You don’t need to be an X and O’s genius to develop a good eye for talent. However, a solid understanding of basic play design is an integral part of developing perspective and context.
A carry of Florida running back Matt Jones in the Gators’ contest with Kentucky offers a simple, but compelling example. First, watch the play.
Kentucky stuffs Jones for a loss. Was he lacking speed, agility, balance or power? Did he make a poor decision? The play design offers the answer.
Florida is running a counter trap on this play. It’s a run the Gators have used multiple times on this drive.
For those of you not familiar with the anatomy of a counter trap, it’s a simple concept: The offense overloads one side of the line of scrimmage in an attempt to fool the defense into thinking that if this play is a run, then the ballcarrier will work behind the blocks to the overloaded side when in fact, the offense pulls two players across the formation to the weak side to open an inside and outside seal at the edge of the defense. Meanwhile the rest of the offensive line attempts to collapse the remaining defenders to a side of the field where they cannot pursue the ball carrier or interfere with development of crease by pulling blockers.
This is a classic form of misdirection. Many of you reading this post have seen various forms of the counter trap in action for years and years. Washington made it famous during the Joe Gibbs era.
Where context is vital to understanding Jones’ performance on this run is the alignment of the Kentucky defense. What we know about the counter trap is that the offense is relying on one of two basic tenets: Tricking the defense into thinking the run will be blocked to the strong side and force the defenders to aligning more men on that strong side to account for it or executing a variation of the play with a blocking scheme that can adjust to what appears to be a numbers advantage by the defense to the side of the field where the play is designed to go.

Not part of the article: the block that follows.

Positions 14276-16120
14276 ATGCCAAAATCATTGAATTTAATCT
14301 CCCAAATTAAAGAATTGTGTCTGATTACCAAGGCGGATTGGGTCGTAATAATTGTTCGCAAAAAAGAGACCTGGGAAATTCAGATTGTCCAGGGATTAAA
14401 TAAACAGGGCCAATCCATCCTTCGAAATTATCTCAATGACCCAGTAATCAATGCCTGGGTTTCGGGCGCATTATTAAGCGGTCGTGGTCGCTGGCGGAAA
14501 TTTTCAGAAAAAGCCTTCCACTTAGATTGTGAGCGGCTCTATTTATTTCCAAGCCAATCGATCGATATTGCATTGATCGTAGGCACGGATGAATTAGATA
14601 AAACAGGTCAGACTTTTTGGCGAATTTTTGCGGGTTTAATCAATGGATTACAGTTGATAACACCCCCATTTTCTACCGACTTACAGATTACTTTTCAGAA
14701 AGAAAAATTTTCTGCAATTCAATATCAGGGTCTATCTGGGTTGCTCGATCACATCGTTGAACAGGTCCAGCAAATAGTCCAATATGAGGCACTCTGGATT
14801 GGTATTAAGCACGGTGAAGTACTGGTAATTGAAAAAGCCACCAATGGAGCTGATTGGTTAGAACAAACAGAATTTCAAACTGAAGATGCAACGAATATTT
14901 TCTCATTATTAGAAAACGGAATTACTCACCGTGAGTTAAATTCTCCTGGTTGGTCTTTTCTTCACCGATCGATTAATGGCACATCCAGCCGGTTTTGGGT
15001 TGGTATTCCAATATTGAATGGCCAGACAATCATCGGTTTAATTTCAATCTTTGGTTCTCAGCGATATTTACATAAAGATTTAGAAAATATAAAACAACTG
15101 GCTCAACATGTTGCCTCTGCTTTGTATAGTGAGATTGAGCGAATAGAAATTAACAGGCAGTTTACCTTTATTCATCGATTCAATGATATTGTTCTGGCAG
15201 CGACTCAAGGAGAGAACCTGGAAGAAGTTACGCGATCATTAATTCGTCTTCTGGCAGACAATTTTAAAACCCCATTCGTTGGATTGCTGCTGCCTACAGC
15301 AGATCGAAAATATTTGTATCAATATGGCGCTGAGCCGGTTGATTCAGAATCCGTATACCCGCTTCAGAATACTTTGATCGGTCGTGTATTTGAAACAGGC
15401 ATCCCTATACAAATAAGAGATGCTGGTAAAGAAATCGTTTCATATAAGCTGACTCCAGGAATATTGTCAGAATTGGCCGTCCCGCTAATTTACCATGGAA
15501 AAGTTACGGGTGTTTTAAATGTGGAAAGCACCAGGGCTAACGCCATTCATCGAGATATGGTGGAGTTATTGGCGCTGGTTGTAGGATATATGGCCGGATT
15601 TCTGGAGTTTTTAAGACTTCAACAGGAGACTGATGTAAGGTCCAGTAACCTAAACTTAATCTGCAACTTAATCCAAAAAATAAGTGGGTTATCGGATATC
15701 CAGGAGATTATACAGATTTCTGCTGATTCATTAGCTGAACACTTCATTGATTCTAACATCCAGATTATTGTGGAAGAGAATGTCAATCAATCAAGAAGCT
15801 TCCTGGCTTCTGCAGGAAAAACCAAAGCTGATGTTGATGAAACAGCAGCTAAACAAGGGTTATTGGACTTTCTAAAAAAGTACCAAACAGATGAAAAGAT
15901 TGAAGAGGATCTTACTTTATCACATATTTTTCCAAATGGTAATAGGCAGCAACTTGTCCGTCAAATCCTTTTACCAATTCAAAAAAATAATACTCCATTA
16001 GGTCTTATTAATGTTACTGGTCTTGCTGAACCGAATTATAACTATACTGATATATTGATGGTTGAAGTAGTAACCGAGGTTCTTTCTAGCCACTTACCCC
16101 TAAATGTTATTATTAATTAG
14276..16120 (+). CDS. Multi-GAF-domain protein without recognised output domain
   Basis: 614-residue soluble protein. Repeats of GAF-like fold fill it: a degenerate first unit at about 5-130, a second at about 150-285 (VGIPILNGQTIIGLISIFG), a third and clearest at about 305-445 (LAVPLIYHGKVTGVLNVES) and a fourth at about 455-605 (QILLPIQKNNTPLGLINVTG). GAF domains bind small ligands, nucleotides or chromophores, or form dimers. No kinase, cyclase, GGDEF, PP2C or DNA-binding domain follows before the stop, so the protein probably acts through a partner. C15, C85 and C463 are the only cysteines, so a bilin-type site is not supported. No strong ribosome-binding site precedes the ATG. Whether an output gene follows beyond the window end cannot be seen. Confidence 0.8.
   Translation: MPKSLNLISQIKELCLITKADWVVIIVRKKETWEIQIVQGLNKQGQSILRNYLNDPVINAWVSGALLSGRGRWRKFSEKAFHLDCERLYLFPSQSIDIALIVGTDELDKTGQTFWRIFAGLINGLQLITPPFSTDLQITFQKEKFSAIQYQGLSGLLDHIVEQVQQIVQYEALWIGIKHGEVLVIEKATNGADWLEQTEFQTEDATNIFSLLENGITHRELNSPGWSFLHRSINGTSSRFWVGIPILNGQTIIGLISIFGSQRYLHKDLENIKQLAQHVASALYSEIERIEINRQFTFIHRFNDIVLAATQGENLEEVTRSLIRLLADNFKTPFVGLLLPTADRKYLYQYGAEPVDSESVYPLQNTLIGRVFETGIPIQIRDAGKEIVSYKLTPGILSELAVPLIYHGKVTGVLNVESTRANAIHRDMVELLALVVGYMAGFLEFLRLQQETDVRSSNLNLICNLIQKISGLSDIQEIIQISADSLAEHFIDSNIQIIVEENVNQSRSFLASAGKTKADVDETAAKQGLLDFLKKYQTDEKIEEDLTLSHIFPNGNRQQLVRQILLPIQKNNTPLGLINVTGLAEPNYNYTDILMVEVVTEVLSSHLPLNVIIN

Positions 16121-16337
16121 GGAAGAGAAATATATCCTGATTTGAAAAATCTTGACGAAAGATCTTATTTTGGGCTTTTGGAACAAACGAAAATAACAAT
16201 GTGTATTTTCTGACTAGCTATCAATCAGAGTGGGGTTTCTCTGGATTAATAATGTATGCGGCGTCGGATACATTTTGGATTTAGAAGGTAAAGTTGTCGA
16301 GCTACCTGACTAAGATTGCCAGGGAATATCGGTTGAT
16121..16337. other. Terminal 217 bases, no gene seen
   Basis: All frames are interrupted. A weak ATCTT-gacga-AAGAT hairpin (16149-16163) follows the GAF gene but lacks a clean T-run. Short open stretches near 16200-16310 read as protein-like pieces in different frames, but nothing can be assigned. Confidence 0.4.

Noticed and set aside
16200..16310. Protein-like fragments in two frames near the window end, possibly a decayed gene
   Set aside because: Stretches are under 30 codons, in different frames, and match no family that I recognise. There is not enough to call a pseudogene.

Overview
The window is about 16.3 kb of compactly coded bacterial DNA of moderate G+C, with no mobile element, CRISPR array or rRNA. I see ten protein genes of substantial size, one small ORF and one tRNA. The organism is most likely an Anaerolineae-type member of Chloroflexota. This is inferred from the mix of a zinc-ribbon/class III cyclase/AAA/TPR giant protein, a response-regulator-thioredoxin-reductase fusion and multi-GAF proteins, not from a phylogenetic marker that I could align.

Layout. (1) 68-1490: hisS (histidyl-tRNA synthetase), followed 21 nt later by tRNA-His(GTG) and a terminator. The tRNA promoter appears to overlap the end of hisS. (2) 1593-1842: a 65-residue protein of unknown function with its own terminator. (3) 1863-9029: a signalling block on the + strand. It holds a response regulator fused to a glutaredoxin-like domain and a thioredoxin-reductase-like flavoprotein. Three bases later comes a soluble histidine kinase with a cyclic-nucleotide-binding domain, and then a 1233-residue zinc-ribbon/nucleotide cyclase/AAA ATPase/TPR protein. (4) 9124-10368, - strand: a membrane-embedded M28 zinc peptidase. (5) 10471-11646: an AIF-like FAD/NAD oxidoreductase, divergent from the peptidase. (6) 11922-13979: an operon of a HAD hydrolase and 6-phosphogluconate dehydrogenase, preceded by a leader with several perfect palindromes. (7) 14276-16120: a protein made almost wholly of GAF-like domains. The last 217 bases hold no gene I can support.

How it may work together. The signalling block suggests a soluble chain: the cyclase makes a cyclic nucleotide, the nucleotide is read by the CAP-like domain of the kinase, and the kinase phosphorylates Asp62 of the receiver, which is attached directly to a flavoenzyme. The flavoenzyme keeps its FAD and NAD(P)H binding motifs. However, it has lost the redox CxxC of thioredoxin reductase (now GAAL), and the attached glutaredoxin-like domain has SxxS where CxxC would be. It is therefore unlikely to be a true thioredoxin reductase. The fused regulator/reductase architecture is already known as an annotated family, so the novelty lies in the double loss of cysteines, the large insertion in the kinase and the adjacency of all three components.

In this case, Kentucky has 6 of 11 defenders on the play side of the counter trap. The Wildcats have a good idea that Florida intends to run the counter based on this alignment of six play side defenders and four backside defenders.
Is it really fair to penalize the running back for his athleticism or decision-making if Florida runs this play into the teeth of a defense that has accurately addressed the design of the play? The answer is no, not if the Kentucky unit executes as they’ve intended.
And as you saw above, they do, overloading the right side. Jones’ only decision is to run into the cornerback penetrating deep into the backfield, or slide inside and hope there are good enough blocks from the center and right tackle to provide Jones an alternate crease for a short gain. Instead, the defensive tackle penetrates this gap and levels Jones for a loss.
Unless you’re expecting a cutback to left end, which maybe 3-4 NFL runners can do a few times a year with success, then you’re not condemning Jones on this play. The true question is why did Florida still run this play based on the defense’s alignment?
If there’s anyone accountable for the outcome of this play it’s the quarterback or the coach. In many systems, a quarterback has the freedom to change the play. If not, then the coaching staff should take the initiative to call a timeout.
Matt Jones had 30 touches in this game and multiple opportunities in pass protection, but this attempt should not factor into his evaluation.
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